Sept. 6 (UPI) -- A new analysis of Jupiter's auroras, the most powerful in the solar system, has revealed a fresh mystery.
"At Jupiter, the brightest auroras are caused by some kind of turbulent acceleration process that we do not understand very well," Barry Mauk, a researcher in the Applied Physics Laboratory at Johns Hopkins University, said in a news release.
Measurements of Jupiter's auroras using particle detectors and ultraviolet spectrographs revealed extremely large electric potentials. When electric potentials on Jupiter's poles align with the gas giant's magnetic field, electrons stream through the upper atmosphere at at energies upwards of 400,000 electron volts.
On Earth, large electric potentials are linked with the most intense auroras. Currents of a few thousand volts are associated with what are known as "discrete auroras," the famous colorful swirls snaking through the skies of Alaska and Scandinavia.
But when researchers looked for correlations between high electric potentials and intense auroras on Jupiter, they found no such link.
"There are hints in our latest data indicating that as the power density of the auroral generation becomes stronger and stronger, the process becomes unstable and a new acceleration process takes over," Mauk said. "But we'll have to keep looking at the data."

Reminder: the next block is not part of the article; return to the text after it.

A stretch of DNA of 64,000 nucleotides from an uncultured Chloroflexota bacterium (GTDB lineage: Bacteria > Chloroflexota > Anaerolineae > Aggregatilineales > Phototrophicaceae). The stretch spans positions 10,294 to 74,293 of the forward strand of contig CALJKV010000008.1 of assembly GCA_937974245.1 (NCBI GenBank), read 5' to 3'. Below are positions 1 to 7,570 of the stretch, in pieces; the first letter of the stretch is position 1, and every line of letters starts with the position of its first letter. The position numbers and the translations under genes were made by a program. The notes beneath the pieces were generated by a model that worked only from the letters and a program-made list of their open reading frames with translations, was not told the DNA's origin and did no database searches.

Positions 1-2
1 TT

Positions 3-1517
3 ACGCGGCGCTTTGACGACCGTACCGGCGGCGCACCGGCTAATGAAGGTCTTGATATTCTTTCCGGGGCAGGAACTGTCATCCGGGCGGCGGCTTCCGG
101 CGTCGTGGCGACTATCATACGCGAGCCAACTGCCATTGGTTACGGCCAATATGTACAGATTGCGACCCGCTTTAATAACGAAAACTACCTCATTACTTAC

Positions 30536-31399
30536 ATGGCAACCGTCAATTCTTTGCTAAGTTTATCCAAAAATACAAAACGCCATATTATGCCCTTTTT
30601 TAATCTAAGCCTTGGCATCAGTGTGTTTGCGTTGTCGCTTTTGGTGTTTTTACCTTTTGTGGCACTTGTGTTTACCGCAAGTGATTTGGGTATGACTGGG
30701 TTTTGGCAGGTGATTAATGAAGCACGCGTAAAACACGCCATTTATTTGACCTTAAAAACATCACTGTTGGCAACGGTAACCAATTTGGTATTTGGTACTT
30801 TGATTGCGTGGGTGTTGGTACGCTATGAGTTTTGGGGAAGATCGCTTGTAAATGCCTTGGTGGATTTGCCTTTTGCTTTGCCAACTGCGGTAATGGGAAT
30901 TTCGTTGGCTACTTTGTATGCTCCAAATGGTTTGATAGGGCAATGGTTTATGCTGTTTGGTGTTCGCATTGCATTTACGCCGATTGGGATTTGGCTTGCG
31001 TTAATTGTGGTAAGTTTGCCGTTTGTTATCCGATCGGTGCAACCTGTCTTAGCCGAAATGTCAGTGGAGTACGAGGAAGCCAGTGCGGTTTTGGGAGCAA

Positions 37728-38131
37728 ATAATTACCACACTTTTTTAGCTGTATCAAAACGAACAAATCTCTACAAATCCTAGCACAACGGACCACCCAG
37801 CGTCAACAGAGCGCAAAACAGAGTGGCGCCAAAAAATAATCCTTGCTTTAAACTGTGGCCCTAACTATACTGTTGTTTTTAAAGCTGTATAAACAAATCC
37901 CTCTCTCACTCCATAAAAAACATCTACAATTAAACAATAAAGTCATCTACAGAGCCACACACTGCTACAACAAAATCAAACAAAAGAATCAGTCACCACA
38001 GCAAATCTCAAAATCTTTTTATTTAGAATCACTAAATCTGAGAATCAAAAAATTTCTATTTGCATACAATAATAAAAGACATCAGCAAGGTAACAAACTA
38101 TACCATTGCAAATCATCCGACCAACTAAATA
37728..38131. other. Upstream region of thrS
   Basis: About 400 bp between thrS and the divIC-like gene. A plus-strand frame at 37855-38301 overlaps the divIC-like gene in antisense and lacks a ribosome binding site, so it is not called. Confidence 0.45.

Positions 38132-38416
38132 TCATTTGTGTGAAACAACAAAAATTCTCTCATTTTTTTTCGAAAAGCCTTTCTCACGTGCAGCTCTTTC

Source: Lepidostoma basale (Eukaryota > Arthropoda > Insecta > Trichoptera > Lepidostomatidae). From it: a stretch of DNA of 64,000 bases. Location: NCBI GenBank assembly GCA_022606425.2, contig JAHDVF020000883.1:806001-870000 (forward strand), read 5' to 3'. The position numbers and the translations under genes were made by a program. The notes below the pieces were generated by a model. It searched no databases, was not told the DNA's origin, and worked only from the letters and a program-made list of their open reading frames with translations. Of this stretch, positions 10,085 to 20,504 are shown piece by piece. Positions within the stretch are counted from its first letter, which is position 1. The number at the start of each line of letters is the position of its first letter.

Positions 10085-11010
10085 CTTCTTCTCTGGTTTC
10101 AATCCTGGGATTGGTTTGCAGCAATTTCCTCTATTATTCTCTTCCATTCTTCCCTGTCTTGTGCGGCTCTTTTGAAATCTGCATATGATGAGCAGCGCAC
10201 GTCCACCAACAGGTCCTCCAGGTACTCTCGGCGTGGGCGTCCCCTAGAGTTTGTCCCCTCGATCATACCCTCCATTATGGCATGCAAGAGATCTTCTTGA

In other words, Jupiter's huge electric potentials at the poles don't explain the gas giant's massive auroras.
Jupiter exotic and dynamic atmosphere is oft studied by planetary scientists because it is capable of producing such dramatic forces. Previous research suggests Jupiter's intense auroras drive a series of massive storms, including the Great Red Spot.
The interplay between Jupiter's electromagnetic fields and climatic patterns could help scientists better understand other space-weather phenomena.
"The highest energies that we are observing within Jupiter's auroral regions are formidable," Mauk said. "These energetic particles that create the auroras are part of the story in understanding Jupiter's radiation belts, which pose such a challenge to Juno and to upcoming spacecraft missions to Jupiter under development."
Researchers detailed their analysis of Jovian auroras in a new paper published this week in the journal Nature.